Posted by: billpurdue | June 19, 2009

59 Your bodily organs and who arrives first when they don’t work..

……but before all that: it’s the tenth Annual Lowdham Book Festival this year and it’s taking place in various locations around the village of Lowdham (just north east of Nottingham on the A612)  plus one or two other locations and lasts until June 27th. Amongst the well known names that will be making an appearance this year are Jenni Murray (of Radio 4), Stephen Booth, Gillian Slovo and the railway writer Geoffrey Kingscott who will be talking about Lost Railways and Lost Stations. The box office number for all the events is 0115 966 3219. For more details about all the events go to the website.

Keeping Healthy

Don't die youngLast time I mentioned Dr Alice Roberts’ new book about the origins of our species: homo sapiens (see the previous edition of this blog). Dr. Roberts’ first book accompanied her first TV series in 2007 : Don’t Die Young [Bloomsbury £20 9780747590255]. In it she describes the principle organs of the human body and what we can do to help them all stay healthy and function properly. By understanding how your organs work and how to look after them, you stand a better chance of a healthier life. The book is lavishly illustrated (I really mean that) with many colour photographs, some of minute bacteria, cells etc, magnified 1000s of times as well as lots of colourful diagrams of our insides. There’s even an electron microscope photo of split ends – hair damaged by bleach.  In the introduction, Dr Phil Hammond says “Most people haven’t experienced the joy and wonder of dissecting a fellow human, but this [book] is the next best thing”.

If you’re not too keen on photos of your internal organs, just have a look at the special sections at the end of each chapter, where ways to keep your brain/liver/kidneys etc in good order are listed. I think I’ll just stick to that and try and follow Dr Roberts’ advice, one of the main points being to eat five portions of fruit and veg a day.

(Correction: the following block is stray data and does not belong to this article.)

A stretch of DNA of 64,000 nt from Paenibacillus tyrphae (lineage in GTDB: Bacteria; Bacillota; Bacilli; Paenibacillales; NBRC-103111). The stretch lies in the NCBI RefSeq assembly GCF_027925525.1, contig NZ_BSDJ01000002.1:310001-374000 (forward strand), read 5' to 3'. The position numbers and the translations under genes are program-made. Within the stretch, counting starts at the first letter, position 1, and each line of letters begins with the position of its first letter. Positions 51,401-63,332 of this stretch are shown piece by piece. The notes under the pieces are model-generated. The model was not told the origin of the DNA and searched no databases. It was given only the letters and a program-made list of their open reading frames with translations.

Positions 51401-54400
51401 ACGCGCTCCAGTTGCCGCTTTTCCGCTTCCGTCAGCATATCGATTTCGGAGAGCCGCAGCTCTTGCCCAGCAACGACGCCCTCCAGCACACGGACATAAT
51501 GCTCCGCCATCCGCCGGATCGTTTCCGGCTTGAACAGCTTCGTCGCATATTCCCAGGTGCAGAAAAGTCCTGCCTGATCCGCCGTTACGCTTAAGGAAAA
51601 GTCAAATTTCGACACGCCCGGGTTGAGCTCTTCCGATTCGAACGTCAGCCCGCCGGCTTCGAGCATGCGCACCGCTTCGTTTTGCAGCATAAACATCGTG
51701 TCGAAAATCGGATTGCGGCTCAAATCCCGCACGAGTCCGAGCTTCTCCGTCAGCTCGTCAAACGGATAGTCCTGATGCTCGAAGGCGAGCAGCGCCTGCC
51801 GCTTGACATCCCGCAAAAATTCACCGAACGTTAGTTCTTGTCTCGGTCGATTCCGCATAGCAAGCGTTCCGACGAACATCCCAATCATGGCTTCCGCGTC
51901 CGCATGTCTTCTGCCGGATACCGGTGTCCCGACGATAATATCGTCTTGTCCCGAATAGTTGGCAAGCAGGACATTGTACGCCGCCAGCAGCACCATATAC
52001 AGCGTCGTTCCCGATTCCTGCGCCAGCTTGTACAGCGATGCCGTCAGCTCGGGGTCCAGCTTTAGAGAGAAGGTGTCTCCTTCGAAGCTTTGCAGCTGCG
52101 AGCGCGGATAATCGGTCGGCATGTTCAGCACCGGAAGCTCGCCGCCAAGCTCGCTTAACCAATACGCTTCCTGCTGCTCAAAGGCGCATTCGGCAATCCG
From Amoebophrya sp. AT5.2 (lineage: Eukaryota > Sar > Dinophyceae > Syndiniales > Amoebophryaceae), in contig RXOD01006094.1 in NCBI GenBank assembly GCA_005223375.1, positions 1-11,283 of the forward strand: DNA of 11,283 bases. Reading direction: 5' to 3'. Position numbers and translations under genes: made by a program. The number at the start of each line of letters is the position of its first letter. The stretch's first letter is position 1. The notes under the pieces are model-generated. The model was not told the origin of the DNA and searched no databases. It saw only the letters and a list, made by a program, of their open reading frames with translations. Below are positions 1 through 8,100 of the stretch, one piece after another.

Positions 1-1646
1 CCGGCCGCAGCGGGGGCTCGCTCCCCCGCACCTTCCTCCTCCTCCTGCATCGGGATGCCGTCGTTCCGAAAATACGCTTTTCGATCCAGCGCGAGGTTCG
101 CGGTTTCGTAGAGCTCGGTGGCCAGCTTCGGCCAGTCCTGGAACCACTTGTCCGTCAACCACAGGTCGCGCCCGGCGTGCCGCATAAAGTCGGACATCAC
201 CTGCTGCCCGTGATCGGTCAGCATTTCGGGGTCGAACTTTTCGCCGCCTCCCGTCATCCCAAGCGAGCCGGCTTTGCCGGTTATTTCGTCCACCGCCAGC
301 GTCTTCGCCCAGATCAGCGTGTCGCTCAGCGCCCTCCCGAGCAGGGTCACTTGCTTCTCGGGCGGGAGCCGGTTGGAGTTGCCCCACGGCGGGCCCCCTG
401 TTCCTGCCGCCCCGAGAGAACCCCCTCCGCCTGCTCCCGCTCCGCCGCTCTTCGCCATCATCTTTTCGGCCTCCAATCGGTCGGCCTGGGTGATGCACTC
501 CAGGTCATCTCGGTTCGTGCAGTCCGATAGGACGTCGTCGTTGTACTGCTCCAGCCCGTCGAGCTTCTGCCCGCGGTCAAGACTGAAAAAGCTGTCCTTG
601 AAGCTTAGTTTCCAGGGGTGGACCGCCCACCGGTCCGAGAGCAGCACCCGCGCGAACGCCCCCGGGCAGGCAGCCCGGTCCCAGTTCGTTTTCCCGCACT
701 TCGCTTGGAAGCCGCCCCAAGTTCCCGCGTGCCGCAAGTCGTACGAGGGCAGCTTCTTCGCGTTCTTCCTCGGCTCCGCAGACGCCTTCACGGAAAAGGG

…and if something suddenly goes wrong…

…you might need an ambulance. This is where Tom Reynolds comes in. Tom works for the London Ambulance Service and for the past 6 years or so he has been publishing a blog about his daily experiences as an ambulance driver: Blood Sweat and Tea [The Friday Project £7.99 9781905548231] and More Blood, More Sweat and another Cup of Tea [The Friday Project £12.99 9781906321406] are both collections of excerpts from Tom’s blog about the many and varied experiences he has in his job.

Blood Sweat and teaWritten in bight-sized chunks, you can dip into the book at almost any point to get a picture of what it really means to be an ambulance driver – answering emergency calls which might be a little old lady who has had a fall or a victim of a stabbing or just someone who has had a cough for a couple of weeks and just can’t seem to get rid of it. The situations he has to deal with range from the tragic to the ridiculous – they are all in a day’s work – as are the dangers all ambulance drivers have to face, whether it’s driving at high speed through heavy traffic or coming into contact with life threatening infections. Then there are all the abbreviations they use such as FRU (Fast Response Unit) and FBUA – you’ll have to read the book to discover what that stands for!.

I picked up Blood Sweat and Tea from the library. At first I thought I wouldn’t like the format of the book, but I started reading and found it hard to put down. Try it.

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